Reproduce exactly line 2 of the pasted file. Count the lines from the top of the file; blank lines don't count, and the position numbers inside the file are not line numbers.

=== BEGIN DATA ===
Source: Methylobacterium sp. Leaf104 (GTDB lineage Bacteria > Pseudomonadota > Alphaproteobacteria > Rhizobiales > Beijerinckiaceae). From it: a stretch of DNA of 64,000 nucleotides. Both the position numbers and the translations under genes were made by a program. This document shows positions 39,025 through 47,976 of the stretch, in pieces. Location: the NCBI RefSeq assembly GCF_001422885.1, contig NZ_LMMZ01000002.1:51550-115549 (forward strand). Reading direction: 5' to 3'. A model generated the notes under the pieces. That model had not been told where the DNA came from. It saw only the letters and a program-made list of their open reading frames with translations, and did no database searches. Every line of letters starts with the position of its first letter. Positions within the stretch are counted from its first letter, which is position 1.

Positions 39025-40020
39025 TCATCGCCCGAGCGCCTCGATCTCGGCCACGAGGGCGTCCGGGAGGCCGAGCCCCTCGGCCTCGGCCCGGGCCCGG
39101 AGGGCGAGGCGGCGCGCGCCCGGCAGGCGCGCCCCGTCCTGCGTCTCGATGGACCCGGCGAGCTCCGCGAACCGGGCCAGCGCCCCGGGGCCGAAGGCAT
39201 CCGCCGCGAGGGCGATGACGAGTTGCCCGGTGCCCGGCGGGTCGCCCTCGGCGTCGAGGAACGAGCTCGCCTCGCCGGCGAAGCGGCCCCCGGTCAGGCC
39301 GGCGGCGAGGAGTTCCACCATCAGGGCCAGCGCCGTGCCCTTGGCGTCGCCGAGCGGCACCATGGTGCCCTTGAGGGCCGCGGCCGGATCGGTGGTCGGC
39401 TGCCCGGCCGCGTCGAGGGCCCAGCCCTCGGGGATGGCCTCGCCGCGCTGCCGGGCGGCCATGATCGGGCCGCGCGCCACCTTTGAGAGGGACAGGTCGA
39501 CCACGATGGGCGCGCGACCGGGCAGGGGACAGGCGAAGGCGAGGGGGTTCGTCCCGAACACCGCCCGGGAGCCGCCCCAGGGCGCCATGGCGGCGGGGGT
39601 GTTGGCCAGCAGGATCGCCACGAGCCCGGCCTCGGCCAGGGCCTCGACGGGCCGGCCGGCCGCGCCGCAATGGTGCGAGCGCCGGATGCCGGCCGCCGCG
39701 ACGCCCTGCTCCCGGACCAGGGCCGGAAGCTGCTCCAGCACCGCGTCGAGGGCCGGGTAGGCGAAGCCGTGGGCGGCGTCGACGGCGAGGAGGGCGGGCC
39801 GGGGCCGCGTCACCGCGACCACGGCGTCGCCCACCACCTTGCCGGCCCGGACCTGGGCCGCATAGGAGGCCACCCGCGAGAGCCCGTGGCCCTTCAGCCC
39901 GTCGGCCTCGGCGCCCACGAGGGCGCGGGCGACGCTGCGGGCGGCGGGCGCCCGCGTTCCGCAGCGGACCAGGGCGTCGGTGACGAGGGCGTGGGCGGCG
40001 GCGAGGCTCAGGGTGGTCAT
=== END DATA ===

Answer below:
Positions 39025-40020